Face Time — Why This Segment On “The Late Show With Stephen Colbert” Is Important
“Time is the longest distance between two places.” — Tennessee Williams
I’ll just come out and say it. Sometimes I suck. Seriously.
When I agree to meet someone at, let’s say, 3 PM I’ll check the schedules and unless the timing is off by more than 5 minutes I turn up early.
This says two things about me:
- I’m willing to have people wait for me for at least 5 minutes.
- I’m willing to have others do the same towards me.
Let’s break down the meaning of this.
- I don’t value other people’s time as much as I value my own. I don’t want to run the risk of being there 10–30 minutes early and simply waiting. I’d rather spend that time doing something else, anything else, than having to wait that long.
- I don’t value my own time either. I’m willing to wait for others to turn up late. In fact, I almost expect it.
This way I’m perpetuating a behavior rather than doing something about it. What I could do is to make sure to have something productive I can do during those 10–30 minutes that I’m waiting.
I mean, we’re basically carrying around a miniature office in our pockets (or am I just happy to see you?). There’s almost nothing we can’t occupy that time with.
By not changing my behavior and coming in early I’m telling others that it’s fine to act this way too.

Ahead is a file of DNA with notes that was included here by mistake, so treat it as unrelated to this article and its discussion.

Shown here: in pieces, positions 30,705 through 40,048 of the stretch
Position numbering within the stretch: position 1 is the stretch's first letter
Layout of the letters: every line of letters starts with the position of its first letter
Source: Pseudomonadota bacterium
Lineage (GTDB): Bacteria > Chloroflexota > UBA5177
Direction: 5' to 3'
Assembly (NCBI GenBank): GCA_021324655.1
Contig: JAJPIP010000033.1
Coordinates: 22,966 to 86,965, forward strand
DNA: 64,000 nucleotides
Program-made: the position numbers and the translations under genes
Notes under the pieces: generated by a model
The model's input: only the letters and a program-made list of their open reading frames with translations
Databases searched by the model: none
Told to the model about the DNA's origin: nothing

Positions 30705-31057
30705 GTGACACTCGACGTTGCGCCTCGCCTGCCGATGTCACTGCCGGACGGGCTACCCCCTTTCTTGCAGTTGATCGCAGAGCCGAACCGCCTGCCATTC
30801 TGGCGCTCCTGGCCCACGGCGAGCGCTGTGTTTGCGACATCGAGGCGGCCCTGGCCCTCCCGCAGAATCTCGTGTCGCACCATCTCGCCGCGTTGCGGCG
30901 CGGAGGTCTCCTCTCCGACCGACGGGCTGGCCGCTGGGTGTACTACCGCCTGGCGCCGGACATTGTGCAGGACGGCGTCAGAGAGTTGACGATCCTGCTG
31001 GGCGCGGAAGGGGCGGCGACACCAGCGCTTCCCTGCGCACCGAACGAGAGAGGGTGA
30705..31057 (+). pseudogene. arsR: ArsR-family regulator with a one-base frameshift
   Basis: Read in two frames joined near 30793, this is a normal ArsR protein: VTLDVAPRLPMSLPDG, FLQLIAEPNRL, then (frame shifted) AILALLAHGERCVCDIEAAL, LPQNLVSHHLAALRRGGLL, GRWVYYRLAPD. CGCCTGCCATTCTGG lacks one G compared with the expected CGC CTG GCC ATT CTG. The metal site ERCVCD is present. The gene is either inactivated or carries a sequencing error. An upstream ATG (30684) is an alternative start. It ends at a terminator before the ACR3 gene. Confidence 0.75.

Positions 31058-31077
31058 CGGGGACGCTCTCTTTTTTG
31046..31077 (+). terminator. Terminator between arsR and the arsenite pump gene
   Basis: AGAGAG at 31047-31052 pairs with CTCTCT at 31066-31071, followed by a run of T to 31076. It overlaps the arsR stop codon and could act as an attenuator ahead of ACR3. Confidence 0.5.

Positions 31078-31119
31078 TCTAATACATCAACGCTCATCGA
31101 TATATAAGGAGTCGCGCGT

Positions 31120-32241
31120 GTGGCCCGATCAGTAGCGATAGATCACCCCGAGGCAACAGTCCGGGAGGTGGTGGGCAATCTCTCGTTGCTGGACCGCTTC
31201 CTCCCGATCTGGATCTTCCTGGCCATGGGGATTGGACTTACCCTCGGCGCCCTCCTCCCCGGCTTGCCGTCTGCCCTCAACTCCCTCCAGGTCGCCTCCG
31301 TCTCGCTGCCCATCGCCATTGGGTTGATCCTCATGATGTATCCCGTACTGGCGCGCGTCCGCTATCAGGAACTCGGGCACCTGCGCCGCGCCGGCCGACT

The reason I brought this up is because I saw it it became clear when I was watching “The Late Show With Stephen Colbert”. He invited one of his producers to have an unscripted meeting during the taping.
It’s both embarrassing and funny. It shows how this kind of behavior affects not only you and the other person but countless others too. It affects how his producer feels and the way she performs her duties which in turn affects other members of the staff and then leaks out into the “real world”.
This might seem slightly grandiose, which it is, and my hope is that when I start showing up early the very same behavior will influence other people.
Also, I really want to stop say “Oh, no worries. I filled the time with other things.” and acknowledge the fact that “Yes, I had to wait. It bothered me and it’s forgiven.”
The key is to find out how you can present it without shaming the other person. That part I haven’t quite figured out as it’s highly dependent on the other person knowing and understanding me as well as their current frame of mind.
If you have some suggestions me and the other peeps would love to hear them.
Have a kick-ass ₢eative day!